10/66 Dementia Research Group Alzheimer's Disease International

Risk Factors for Dementia (of special interest to the 10/66 research programme)

Cardiovascular risk factors and cardiovascular disease

An updated analysis of protective and risk factors of dementia (including developmental and early-life risk factors, psychological factors, lifestyle, and cardiovascular risk factors) was published in the World Alzheimer Report 2014 on Dementia and Risk reduction. It is available here.

Recent research suggests that vascular disease predisposes to AD as well as to vascular dementia (1). In short (2-4) and longer latency (5,6) incidence studies, smoking increases the risk for Alzheimer's disease. Inverse associations from case-control studies are thought to be explained by prevalence-incidence bias, with smoking influencing dementia-specific mortality (7). Diabetes is also a risk factor (8), and in longer term cohort studies, midlife hypertension (9,10) and hypercholesterolemia (10)are associated with AD onset in later life. Aggregated cardiovascular risk indices incorporating hypertension, diabetes, hypercholesterolaemia and smoking incrementally increase risk for dementia incidence whether exposure is measured in midlife (6) or a few years before dementia onset (4). Recent studies report associations between metabolic syndrome and incident cognitive decline (11), and insulin resistance and impaired executive function (12), but the role of the metabolic syndrome is as yet little explored. Despite occasional negative findings from large prospective studies (13,14), the accumulated evidence for a causal role for CVRF and CVD in the aetiology of dementia and AD is very strong. This has led to the hypothesis that atherosclerosis and AD are convergent disease processes (15), with some common pathophysiological and aetiologic factors (APOE e4 polymorphism, hypercholesterolaemia, hypertension, hyperhomocysteinaemia, diabetes, metabolic syndrome, smoking, systemic inflammation, increased fat intake and obesity).

  1. Hofman A, Ott A, Breteler MMB, et al. Atherosclerosis, apolipoprotein E, and prevalence of dementia and Alzheimer's disease in the Rotterdam Study. Lancet 1997;349:151-154.
  2. Ott A, Slooter AJC, Hofman A, et al. Smoking and risk of dementia and Alzheimer's disease in a population-based cohort study: the Rotterdam Study. Lancet 1998;351:1841-1843.
  3. Juan D, Zhou DH, Li J, Wang JY, Gao C, Chen M. A 2-year follow-up study of cigarette smoking and risk of dementia. Eur J Neurol 2004 Apr;11:277-282.
  4. Luchsinger JA, Reitz C, Honig LS, Tang MX, Shea S, Mayeux R. Aggregation of vascular risk factors and risk of incident Alzheimer disease. Neurology 2005 Aug 23;65:545-551.
  5. Tyas SL, White LR, Petrovitch H, et al. Mid-life smoking and late-life dementia: the Honolulu-Asia Aging Study. Neurobiol Aging 2003 Jul;24:589-596.
  6. Whitmer RA, Sidney S, Selby J, Johnston SC, Yaffe K. Midlife cardiovascular risk factors and risk of dementia in late life. Neurology 2005 Jan 25;64:277-281.
  7. Hill G, Connelly J, Hebert R, Lindsay J, Millar W. Neyman's bias re-visited. J Clin Epidemiol 2003 Apr;56:293-296.
  8. Ott A, Stolk RP, van HF, Pols HA, Hofman A, Breteler MM. Diabetes mellitus and the risk of dementia: The Rotterdam Study. Neurology 1999 Dec 10;53:1937-1942.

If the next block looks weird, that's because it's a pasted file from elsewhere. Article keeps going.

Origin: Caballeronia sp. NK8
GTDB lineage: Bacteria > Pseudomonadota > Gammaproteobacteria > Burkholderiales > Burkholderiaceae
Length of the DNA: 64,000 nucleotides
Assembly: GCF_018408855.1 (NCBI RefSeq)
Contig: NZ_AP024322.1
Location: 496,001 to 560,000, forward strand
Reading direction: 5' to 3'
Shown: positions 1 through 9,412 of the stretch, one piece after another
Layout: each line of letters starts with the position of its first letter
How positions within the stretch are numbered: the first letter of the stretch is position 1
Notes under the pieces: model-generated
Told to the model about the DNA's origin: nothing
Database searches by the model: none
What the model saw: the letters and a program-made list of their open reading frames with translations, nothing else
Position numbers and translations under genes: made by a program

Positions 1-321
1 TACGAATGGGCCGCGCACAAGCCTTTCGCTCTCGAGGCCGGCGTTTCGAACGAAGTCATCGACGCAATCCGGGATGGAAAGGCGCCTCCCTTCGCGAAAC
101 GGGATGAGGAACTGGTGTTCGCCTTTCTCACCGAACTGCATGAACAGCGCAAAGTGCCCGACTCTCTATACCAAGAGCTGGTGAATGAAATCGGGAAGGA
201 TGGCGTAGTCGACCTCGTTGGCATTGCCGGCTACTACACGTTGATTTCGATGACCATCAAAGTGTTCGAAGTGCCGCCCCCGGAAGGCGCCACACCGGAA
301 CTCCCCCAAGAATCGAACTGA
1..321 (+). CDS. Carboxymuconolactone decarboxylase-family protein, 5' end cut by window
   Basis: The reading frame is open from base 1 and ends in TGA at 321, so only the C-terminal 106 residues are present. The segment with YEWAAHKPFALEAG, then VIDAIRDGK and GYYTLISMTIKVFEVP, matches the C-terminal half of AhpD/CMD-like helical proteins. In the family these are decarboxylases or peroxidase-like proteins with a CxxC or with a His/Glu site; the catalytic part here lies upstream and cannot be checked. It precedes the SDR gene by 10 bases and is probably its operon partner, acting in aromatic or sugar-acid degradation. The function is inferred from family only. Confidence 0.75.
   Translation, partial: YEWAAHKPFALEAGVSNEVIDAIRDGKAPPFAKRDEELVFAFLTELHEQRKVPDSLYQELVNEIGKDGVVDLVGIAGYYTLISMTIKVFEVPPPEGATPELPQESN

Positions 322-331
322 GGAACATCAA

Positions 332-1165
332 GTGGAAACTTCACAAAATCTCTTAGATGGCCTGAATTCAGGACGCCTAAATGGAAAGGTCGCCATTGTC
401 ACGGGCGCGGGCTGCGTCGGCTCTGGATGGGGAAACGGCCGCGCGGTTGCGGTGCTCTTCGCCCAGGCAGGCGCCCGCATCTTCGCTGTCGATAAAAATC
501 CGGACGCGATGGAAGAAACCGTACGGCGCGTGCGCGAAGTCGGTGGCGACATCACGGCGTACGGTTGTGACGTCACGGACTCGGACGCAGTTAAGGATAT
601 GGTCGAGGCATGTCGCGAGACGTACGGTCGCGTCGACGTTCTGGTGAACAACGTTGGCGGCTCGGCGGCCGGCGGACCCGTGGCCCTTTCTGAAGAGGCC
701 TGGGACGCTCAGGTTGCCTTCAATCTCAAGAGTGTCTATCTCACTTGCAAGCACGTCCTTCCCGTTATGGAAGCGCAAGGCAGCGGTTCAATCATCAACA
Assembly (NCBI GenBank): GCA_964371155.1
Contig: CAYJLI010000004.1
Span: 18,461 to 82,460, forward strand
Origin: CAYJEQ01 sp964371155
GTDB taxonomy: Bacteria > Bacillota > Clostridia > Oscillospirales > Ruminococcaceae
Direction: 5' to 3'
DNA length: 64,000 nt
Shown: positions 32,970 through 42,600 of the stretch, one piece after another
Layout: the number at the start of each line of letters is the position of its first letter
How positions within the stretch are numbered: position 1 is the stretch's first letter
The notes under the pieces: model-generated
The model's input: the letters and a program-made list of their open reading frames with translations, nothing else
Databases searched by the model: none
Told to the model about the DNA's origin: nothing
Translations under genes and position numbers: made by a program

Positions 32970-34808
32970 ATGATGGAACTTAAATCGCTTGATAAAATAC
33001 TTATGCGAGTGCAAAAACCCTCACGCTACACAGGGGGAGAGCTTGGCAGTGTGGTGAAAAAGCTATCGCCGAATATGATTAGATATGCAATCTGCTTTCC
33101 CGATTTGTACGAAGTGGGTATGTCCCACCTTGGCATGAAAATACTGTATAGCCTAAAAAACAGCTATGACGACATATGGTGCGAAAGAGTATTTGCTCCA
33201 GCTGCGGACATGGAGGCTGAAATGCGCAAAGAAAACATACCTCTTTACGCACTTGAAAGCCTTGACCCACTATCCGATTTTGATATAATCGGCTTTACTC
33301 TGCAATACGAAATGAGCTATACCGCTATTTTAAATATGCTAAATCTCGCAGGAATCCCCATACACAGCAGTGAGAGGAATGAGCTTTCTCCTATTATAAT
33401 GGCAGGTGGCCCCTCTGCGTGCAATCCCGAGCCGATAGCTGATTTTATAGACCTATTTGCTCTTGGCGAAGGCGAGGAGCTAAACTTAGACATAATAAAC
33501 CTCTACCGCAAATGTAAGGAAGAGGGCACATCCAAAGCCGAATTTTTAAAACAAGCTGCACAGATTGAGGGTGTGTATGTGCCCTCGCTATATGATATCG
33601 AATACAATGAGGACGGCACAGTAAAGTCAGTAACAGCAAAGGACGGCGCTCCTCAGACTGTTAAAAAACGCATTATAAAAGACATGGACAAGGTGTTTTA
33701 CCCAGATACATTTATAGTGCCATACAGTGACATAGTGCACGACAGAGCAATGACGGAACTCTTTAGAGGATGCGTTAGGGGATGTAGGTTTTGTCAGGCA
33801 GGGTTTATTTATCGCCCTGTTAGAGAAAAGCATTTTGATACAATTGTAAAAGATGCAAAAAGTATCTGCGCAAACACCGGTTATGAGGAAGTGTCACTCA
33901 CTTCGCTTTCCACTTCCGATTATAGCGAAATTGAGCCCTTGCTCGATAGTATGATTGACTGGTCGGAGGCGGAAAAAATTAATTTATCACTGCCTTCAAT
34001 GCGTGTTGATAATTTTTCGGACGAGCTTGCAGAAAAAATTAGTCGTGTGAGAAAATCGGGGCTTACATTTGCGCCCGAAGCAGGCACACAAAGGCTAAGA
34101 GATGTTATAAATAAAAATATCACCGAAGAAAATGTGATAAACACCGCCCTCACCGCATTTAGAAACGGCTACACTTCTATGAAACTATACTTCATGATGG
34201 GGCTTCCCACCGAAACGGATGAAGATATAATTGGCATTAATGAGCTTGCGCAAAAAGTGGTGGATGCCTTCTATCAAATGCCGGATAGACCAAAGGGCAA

9. Skoog I, Lernfelt B, Landahl S, et al. 15-year longitudinal study of blood pressure and dementia [see comments]. Lancet 1996;347:1141-1145.
  10. Kivipelto M, Helkala EL, Laakso MP, et al. Midlife vascular risk factors and Alzheimer's disease in later life: longitudinal, population based study. BMJ 2001 Jun 16;322:1447-1451.
  11. Yaffe K, Kanaya A, Lindquist K, et al. The metabolic syndrome, inflammation, and risk of cognitive decline. JAMA 2004 Nov 10;292:2237-2242.
  12. Abbatecola AM, Paolisso G, Lamponi M, et al. Insulin resistance and executive dysfunction in older persons. J Am Geriatr Soc 2004 Oct;52:1713-1718.
  13. Yip AG, Brayne C, Matthews FE. Risk factors for incident dementia in England and Wales: The Medical Research Council Cognitive Function and Ageing Study. A population-based nested case-control study. Age Ageing 2006 Jan 13.
  14. Bursi F, Rocca WA, Killian JM, et al. Heart Disease and Dementia: A Population-based Study. Am J Epidemiol 2006 Jan 15;163:135-141.
  15. Casserly I, Topol E. Convergence of atherosclerosis and Alzheimer's disease: inflammation, cholesterol, and misfolded proteins. Lancet 2004 Apr 3;363:1139-1146.

Nutritional factors

a) Research on micronutrients and dementia in developed countries has focussed upon antioxidants (1) with less attention towards deficiencies in vitamin B12 and folate, which result in hyperhomocysteinaemia; only four small incidence studies (2-5), all underpowered and with inconsistent findings. Two out of three studies testing for an effect of folate were positive (2, 3), in one case independent of homocysteine (2). B12 was associated in only one out of four studies (3).

b) Overt hypothyroidism is a potentially reversible cause of dementia. Sub-clinical hypothyroidism (raised TSH levels with normal T4) is more prevalent, affecting up to 20% of older people in developed countries. It is associated with elevated total cholesterol and progression to overt hypothyroid disease, possibly also CVD (6). It was strongly associated with risk for dementia in one cross-sectional study (7). Conversely, a small incidence study reported a strong association with sub-clinical hyperthyroidism (low TSH) (8).

  1. Luchsinger JA, Mayeux R. Dietary factors and Alzheimer's disease. Lancet Neurol 2004 Oct;3:579-587.